Genetic ancestry analysis reveals misclassification of commonly used cancer cell lines

Stanley E. Hooker, Leanne Woods-Burnham, Madhavi Bathina, Stacy Lloyd, Priyatham Gorjala, Ranjana Mitra, Larisa Nonn, K. Sean Kimbro, Rick A. Kittles

Research output: Contribution to journalArticle

2 Scopus citations

Abstract

Background: Given the scarcity of cell lines from underrepresented populations, it is imperative that genetic ancestry for these cell lines is characterized. Consequences of cell line mischaracterization include squandered resources and publication retractions. Methods: We calculated genetic ancestry proportions for 15 cell lines to assess the accuracy of previous race/ethnicity classification and determine previously unknown estimates. DNA was extracted from cell lines and genotyped for ancestry informative markers representing West African (WA), Native American (NA), and European (EUR) ancestry. Results: Of the cell lines tested, all previously classified as White/Caucasian were accurately described with mean EUR ancestry proportions of 97%. Cell lines previously classified as Black/African American were not always accurately described. For instance, the 22Rv1 prostate cancer cell line was recently found to carry mixed genetic ancestry using a much smaller panel of markers. However, our more comprehensive analysis determined the 22Rv1 cell line carries 99% EUR ancestry. Most notably, the E006AA-hT prostate cancer cell line, classified as African American, was found to carry 92% EUR ancestry. We also determined the MDA-MB-468 breast cancer cell line carries 23% NA ancestry, suggesting possible Afro-Hispanic/ Latina ancestry. Conclusions: Our results suggest predominantly EUR ancestry for the White/Caucasian-designated cell lines, yet high variance in ancestry for the Black/African American- designated cell lines. In addition, we revealed an extreme misclassification of the E006AA-hT cell line. Impact: Genetic ancestry estimates offer more sophisticated characterization leading to better contextualization of findings. Ancestry estimates should be provided for all cell lines to avoid erroneous conclusions in disparities literature.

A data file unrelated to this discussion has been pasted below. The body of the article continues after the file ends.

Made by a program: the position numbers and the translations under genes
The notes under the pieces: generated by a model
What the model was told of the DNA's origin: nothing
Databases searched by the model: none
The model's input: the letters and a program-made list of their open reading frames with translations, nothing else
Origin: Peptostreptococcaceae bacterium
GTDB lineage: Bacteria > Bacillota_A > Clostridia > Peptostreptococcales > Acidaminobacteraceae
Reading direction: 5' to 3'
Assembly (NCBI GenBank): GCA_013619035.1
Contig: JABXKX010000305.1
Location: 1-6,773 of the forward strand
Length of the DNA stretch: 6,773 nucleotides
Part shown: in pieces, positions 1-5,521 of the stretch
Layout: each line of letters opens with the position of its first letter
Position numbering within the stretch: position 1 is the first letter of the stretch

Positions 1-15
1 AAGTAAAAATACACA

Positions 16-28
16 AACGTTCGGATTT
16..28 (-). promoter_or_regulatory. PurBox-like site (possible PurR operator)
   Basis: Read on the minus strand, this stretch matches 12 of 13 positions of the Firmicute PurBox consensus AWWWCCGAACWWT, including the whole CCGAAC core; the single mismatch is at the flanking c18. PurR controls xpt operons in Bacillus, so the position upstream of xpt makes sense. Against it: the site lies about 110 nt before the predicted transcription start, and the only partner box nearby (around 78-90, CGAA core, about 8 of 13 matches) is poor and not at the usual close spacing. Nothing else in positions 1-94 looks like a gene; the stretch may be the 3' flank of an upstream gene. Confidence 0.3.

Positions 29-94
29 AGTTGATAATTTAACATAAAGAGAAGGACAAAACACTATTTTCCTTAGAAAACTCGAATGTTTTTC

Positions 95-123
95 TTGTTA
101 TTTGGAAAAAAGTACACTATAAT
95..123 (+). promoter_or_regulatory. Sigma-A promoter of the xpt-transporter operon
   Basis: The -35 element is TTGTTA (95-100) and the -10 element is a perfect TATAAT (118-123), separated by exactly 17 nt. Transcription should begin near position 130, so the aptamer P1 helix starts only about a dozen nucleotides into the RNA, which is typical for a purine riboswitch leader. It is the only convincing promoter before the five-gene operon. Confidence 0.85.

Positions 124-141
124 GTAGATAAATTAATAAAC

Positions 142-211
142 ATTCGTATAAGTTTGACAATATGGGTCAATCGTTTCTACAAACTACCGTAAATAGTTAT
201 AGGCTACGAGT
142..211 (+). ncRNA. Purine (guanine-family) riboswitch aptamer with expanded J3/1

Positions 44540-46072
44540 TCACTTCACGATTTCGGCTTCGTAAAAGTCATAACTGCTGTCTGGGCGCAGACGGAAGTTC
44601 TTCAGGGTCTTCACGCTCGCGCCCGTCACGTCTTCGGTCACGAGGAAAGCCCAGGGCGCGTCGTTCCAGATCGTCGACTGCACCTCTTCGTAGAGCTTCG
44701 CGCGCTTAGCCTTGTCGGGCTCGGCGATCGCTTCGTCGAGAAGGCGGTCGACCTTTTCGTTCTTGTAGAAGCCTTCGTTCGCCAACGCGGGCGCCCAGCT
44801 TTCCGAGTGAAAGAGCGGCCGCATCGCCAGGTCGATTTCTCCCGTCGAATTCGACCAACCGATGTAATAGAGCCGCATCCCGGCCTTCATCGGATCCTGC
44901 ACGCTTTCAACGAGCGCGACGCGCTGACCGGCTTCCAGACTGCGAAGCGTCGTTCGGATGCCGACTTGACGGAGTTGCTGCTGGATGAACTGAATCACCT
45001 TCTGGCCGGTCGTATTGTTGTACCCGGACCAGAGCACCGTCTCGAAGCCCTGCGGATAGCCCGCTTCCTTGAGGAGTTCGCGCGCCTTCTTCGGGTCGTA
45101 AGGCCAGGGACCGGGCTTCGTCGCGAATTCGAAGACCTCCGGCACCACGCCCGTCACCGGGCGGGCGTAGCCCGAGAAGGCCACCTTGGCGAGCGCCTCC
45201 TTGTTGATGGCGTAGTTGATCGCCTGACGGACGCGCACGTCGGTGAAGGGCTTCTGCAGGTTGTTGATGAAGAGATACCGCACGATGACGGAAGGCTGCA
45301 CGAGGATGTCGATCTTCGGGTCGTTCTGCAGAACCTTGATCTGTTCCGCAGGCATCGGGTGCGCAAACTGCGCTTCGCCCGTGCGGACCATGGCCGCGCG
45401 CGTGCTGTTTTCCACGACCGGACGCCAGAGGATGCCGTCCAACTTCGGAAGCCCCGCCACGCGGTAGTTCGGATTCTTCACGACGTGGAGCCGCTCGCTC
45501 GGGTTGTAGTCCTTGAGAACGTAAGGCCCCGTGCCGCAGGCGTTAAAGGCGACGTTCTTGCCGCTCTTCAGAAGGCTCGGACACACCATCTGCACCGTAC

Original languageEnglish (US)
Pages (from-to)1003-1009
Number of pages7
JournalCancer Epidemiology Biomarkers and Prevention
Volume28
Issue number6
DOIs
StatePublished - Jun 1 2019

ASJC Scopus subject areas

  • Epidemiology
  • Oncology

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    Hooker, S. E., Woods-Burnham, L., Bathina, M., Lloyd, S., Gorjala, P., Mitra, R., Nonn, L., Kimbro, K. S., & Kittles, R. A. (2019). Genetic ancestry analysis reveals misclassification of commonly used cancer cell lines. Cancer Epidemiology Biomarkers and Prevention, 28(6), 1003-1009. https://doi.org/10.1158/1055-9965.EPI-18-1132